Duration: 10 days, spring 2018

Team: Gabriel Uggla & Birnur Sahin

Awards: iF Design Talent Award 2018 - Best of the Year, BraunPrize 2018 - Student Silver Award


For many asthmatics the daily routines of asthma management can be a complex process entailing monitoring the condition, logging results and inhaling the medicine in the right way. This project of short duration was an interdisciplinary collaboration between product and interaction designers. The goal of the project was to design a product or service with a strong focus on sound design, in our case related to asthma management.


Our solution (Otto) merges monitoring, logging and medication into one product experience with the aim of facilitating the daily life of an asthmatic. The product helps the user to track their personal breathing curve and to adjust the dosage depending on the current situation. By using sound and light feedback, Otto is guiding the user through the whole process.



How might we improve asthmatics' daily routines by facilitating the medicine inhalation process?

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This is Otto

Otto works by exhaling through the mouthpiece to take a peak flow measurement. The medicine dosage is adjusted automatically based on the measurement and is then inhaled through the same mouthpiece in spray-form. The lights work as silent indicators of progress, while the sounds function as confirmation and attention-grabbers; in tandem they unite the process feedback. The measurements are logged automatically and sent to the patient’s digital journal when Otto is charging, allowing experts to get a deeper understanding of the conditions of each individual.


Interaction flow (00:32)


User flow

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Shake Otto to activate it and in order to mix the medicine.

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Exhale through the mouthpiece to take a peak flow measurement. The dose of medicine is adjusted based on the result.

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Inhale the dose. Lights indicate time for inhalation and holding breath. A confirmation sound informs you when the process is terminated.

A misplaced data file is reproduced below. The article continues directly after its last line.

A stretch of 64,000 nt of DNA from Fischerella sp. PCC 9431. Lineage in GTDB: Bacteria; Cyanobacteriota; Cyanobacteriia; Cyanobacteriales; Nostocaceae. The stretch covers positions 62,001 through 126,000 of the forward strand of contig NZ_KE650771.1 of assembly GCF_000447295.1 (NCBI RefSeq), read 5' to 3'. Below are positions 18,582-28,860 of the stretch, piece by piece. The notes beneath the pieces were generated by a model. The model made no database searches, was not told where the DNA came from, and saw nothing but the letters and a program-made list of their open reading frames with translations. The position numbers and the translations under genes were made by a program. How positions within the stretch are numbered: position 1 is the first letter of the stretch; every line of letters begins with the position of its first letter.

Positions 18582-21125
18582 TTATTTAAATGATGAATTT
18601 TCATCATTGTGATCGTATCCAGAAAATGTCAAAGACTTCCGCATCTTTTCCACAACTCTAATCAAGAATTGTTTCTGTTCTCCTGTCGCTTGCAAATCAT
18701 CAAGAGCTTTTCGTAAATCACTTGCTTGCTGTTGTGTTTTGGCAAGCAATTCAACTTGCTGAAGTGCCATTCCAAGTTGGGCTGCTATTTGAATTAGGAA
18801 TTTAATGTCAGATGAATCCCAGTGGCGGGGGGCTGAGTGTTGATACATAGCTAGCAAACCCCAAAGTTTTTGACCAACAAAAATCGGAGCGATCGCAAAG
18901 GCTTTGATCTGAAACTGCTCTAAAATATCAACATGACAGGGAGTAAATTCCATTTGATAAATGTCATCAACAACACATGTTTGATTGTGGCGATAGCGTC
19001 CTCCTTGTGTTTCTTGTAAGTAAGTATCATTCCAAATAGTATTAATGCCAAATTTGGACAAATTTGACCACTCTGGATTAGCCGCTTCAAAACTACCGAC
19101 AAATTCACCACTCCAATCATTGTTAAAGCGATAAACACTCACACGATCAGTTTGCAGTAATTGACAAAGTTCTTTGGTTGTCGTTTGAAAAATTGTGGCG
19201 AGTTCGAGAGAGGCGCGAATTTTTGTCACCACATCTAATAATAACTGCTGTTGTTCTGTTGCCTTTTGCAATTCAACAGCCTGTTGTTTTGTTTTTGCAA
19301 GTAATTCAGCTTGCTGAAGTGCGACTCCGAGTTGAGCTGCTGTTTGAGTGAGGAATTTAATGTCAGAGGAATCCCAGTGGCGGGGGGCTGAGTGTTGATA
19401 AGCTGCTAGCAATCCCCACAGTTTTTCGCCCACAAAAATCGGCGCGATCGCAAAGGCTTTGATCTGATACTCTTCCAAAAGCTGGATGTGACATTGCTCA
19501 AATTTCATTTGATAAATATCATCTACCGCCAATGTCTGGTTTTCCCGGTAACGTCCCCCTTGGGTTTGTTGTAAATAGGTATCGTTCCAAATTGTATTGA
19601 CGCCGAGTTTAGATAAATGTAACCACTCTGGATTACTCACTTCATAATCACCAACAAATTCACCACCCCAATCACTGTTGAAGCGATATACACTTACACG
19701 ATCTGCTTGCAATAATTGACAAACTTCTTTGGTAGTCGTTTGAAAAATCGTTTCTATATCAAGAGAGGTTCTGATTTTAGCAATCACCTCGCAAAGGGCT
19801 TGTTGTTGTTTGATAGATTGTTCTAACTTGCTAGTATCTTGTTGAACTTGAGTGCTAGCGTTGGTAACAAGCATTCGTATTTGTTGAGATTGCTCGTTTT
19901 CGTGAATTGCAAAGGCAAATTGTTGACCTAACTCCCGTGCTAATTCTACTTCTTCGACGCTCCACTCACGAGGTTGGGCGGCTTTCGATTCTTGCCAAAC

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Log & charge

Measurement data is logged into the back-end of the product and sent into the personal digital medical journal when Otto is charged. (9).gif

1. Activate Otto
An alert wake up sound confirms that Otto is ready to use after shaking. (13).gif

3. Inhalation completed
A chord sound confirms the process completed. (10).gif

2. Peak flow reached after exhalation
An increasing confirmation sound indicates when the peak flow meter test is completed. (11).gif

4. Connected to charger
Two tones sound when charging has started.


Medicine delivery
By utilizing a new type of medicine delivery that is activated by inhalation (rather than pressing a button), we removed the step of having to time the spray-release with inhalation, a step still necessary in the asthma medicine management of today.


Two membranes
Using two membranes directed in opposite directions we could use the same mouthpiece for both measuring exhalation values, as well as inhaling the asthma medicine.


Otto can be re-useable as the mouthpiece can be separated and cleaned, and in addition the medicine canister can be changed when opening the lower part.

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No buttons. No app. No screen. Just breathe.

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The design process



Current asthma treatment process

Asthma is a chronic inflammatory disease in the airways of the lungs and is triggered by multiple factors; allergies, pollution, sickness, exercise or even the weather. The unpredictable nature of these triggers makes it hard to predict when and where an asthma attack may occur. 235 million people have asthma worldwide and 250,000 people die annually from the disease. When starting this project, we researched how and where people are using their asthma inhaler and how the asthma treatment process currently works.


MONITORING - Peak flow meter